AU Mission in Somalia wants support from member states

The African Union Mission in Somalia (AMISOM), which is working to create peace and stability in Somalia, on Sunday, expressed the need for more support and cooperation from member-states.

Mr Wafula Wamunyinyi, Deputy Special Representative of the Mission said many African countries, especially countries in West Africa had promised support “but the support is not forthcoming”.

“Nigeria promised to send troops in 2007 but we still do not have troops from Nigeria and Ghana has also promised to send troops,” adding that, the situation could be due to misinformation about Somalia.

Mr Wamunyinyi made the call at the end of a workshop organized for journalists across the sub region, especially those from countries expected to send troops, to inform them about the real situation in Somalia.

Somalia has for the past 20 years been in crisis, characterized by clans and war-lords, prompting the African Union Peace and Security Council to establish the AMISOM in January 2007.

Its mandate is to provide support to the Somalia Transitional Federal Institutions in facilitating the provision of humanitarian assistance and creating conducive conditions for long-term stability.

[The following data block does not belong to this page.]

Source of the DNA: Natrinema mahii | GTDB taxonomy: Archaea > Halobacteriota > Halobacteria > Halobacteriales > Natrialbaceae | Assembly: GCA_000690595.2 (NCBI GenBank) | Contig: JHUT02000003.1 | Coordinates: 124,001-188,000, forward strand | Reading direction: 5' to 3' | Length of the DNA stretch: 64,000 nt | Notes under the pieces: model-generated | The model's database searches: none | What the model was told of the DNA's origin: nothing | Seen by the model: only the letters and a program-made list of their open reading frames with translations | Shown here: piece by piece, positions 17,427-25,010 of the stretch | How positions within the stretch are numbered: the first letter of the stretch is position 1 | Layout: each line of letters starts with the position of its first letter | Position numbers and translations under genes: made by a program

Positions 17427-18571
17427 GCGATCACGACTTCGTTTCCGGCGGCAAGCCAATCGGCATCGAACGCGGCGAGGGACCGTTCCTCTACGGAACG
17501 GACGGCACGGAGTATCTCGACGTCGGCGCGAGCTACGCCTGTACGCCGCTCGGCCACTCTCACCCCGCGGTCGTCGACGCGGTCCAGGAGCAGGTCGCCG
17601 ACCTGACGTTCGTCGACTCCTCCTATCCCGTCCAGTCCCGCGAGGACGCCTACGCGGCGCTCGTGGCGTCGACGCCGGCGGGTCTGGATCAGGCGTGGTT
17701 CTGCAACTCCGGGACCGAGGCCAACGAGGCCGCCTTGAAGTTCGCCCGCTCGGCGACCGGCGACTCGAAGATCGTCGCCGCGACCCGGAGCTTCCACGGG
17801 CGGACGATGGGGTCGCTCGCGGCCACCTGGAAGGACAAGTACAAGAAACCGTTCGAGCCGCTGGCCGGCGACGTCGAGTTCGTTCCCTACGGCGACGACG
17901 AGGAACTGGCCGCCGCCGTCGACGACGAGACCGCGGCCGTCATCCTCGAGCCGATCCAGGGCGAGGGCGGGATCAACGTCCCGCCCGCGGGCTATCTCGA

Mr Wamunyinyi said despite some successes achieved by AMISOM, Somalia was still faced with a number of challenges, pointing out that, the worrying issue in Somalia now was about the transitional period, which ends on 20th August this year, “but there seem to be no appropriate political arrangement to allow a seamless transition”.

He urged AU member-states to be more concerned about the situation “of our brothers and sisters in Somalia and help create a lasting peace in the country”.

Major Barigye Ba-Hoku, Spokesman for the Military Force in Somalia, reiterated the need for support and urged the international community to help Somalia with humanitarian assistance.

He said: “The rainy season is about to set in and many of our Somali brothers and sisters are living in tents just covered with cloth.”

Major Ba-Hoku said the sanitation and health situation in Somalia currently cannot support the whole population and there is an urgent need for help.

Source: GNA

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